Senate Joint Resolution 47: Promoting Early Education


Last Updated: May 27, 2010
Senate Joint Resolution 47: Promoting Early Education
Senator Hudak and Senator Shaffer B.; Representative Benefield and Representative Solano

Concerning the importance of maintaining quality services for public school kindergarten students who were enrolled in high-quality preschool programs.

HSLDA's Position:
Action Requested:
None at this time

4/27/2010     (Senate)     Introduced - Third Reading
5/11/2010     (House)     Introduced - Third Reading Passed
5/11/2010     (Senate)     Third Reading Passed
5/12/2010     (House)     Third Reading Passed
5/20/2010     Signed by the President of the Senate
5/24/2010     Signed by the Speaker of the House


According to the 2005 NAEP test scores of children from states that have low compulsory attendance ages (5-6) did not score any higher than children from the other states, and in some subjects their average was actually lower.

Many education experts have concluded that beginning a child's formal education too early may actually result in burnout and poor scholastic performance later.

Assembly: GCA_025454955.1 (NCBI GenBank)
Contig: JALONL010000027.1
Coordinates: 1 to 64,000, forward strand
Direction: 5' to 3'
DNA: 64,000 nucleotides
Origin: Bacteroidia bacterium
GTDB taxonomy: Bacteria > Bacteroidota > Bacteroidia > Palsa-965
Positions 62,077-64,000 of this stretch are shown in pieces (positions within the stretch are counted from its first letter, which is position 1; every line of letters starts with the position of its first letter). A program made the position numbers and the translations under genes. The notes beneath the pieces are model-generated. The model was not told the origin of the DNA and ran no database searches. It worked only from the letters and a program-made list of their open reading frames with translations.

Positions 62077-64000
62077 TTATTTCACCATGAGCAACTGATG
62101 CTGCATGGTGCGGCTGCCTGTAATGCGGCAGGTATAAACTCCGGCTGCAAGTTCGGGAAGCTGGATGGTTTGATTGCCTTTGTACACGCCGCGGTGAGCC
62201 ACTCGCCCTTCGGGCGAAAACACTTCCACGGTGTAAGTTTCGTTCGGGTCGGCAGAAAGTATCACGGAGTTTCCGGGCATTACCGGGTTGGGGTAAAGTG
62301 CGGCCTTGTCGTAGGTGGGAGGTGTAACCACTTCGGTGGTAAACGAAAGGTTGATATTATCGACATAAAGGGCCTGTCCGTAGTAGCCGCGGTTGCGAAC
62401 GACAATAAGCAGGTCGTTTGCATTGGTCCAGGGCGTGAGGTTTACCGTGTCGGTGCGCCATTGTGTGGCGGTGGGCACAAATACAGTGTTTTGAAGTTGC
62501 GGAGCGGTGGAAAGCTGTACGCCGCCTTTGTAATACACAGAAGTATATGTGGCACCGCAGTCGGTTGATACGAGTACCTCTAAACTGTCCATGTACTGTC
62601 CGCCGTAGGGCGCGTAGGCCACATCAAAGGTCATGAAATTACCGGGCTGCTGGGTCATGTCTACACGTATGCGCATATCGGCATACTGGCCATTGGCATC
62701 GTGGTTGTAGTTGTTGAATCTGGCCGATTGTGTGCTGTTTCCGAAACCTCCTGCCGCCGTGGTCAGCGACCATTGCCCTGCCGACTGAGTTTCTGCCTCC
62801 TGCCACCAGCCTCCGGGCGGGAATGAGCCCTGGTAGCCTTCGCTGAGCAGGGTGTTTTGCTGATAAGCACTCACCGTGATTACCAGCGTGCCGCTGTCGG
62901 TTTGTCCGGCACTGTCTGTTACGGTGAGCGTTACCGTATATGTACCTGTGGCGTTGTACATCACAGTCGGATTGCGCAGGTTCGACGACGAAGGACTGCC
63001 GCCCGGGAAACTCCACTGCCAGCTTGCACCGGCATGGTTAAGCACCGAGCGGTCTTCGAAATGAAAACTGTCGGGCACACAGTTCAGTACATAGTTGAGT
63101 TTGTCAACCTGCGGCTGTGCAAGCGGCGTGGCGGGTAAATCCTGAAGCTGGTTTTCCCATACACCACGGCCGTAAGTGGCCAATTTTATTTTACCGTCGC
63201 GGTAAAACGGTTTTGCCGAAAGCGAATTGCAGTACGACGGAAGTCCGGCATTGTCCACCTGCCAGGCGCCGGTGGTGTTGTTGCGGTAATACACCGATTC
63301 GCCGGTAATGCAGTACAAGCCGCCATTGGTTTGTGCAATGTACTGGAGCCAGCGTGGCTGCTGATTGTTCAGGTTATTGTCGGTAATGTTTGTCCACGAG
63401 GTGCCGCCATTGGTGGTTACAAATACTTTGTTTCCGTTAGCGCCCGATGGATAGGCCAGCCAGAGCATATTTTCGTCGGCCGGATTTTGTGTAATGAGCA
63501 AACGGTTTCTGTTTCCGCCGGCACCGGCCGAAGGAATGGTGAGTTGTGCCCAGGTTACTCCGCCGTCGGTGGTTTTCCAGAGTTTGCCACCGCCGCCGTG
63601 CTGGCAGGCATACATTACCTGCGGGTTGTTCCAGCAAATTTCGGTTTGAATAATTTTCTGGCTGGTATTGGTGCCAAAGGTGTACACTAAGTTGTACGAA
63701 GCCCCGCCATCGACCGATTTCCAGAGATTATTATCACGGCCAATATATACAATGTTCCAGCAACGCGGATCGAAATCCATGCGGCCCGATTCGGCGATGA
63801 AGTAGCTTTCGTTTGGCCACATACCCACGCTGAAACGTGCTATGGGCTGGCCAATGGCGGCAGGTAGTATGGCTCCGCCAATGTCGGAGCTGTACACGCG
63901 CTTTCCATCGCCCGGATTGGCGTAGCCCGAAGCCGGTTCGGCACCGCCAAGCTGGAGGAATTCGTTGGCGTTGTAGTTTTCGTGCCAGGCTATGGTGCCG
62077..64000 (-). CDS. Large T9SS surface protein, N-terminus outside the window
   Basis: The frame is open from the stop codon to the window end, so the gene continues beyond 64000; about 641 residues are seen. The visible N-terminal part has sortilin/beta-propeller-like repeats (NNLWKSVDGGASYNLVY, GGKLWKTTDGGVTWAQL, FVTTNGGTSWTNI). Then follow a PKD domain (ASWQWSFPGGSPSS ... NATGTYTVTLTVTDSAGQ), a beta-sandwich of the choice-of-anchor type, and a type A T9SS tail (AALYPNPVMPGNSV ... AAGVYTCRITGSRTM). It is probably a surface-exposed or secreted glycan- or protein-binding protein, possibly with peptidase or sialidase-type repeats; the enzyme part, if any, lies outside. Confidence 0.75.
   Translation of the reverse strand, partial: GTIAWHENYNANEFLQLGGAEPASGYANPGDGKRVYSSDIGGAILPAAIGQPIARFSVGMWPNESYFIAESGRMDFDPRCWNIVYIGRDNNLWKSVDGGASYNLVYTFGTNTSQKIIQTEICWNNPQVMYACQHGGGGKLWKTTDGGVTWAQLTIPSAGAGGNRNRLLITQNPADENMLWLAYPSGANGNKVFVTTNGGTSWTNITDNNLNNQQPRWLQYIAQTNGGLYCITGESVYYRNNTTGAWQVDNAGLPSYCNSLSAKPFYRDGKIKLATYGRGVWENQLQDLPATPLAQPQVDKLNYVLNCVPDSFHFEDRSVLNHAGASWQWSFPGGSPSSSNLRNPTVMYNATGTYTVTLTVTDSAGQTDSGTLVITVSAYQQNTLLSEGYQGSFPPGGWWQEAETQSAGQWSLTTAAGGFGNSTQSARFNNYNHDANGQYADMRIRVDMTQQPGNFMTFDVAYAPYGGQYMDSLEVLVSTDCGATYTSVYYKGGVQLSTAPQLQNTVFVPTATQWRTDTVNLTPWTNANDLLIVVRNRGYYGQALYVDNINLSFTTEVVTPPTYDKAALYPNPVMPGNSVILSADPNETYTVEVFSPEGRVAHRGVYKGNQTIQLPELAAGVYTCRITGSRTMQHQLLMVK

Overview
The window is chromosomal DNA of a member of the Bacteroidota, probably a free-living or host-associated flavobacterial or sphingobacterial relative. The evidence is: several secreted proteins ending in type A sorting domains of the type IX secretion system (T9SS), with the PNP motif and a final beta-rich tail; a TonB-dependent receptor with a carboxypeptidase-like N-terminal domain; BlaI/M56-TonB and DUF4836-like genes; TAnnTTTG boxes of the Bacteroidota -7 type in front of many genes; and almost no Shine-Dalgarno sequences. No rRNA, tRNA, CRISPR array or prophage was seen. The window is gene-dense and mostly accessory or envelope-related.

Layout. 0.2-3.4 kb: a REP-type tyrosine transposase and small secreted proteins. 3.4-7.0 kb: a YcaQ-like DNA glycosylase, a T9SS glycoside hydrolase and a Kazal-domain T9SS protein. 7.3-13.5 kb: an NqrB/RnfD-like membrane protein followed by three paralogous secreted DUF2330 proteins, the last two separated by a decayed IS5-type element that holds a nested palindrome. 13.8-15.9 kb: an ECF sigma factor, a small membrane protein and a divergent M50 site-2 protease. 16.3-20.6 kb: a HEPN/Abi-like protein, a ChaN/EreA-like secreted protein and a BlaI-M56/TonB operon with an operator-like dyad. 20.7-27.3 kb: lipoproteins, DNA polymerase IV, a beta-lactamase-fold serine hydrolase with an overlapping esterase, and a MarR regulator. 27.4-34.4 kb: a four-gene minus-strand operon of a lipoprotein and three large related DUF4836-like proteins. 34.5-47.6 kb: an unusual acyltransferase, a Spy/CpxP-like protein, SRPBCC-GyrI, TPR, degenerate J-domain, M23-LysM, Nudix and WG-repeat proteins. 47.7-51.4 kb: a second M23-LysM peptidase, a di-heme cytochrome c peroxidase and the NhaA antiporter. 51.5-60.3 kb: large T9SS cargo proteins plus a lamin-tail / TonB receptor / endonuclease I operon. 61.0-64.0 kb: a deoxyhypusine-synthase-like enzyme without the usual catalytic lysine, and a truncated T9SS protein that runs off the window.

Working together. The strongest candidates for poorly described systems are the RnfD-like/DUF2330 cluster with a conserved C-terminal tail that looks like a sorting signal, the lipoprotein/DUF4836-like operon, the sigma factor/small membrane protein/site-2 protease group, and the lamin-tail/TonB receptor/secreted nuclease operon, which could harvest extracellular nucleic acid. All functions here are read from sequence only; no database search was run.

Lowering the compulsory attendance age erodes the authority of parents who are in the best position to determine when their child's formal education should begin.

A report published February 6, 2007 by the Goldwater Institute examines Stanford 9 test scores and finds Arizona kindergarten programs initially improve learning but have no measurable impact on reading, math, or language arts test scores by fifth grade.

The data show that students in schools with all-day kindergarten programs have statistically significant higher 3rd-grade test scores, but there is no impact on 5th-grade scores. This finding is consistent with previous research. Forcing children into school early delivers short-term benefits at best.

-For more information on compulsory attendance, please see our memorandum on Compulsory Attendance Age Legislation.

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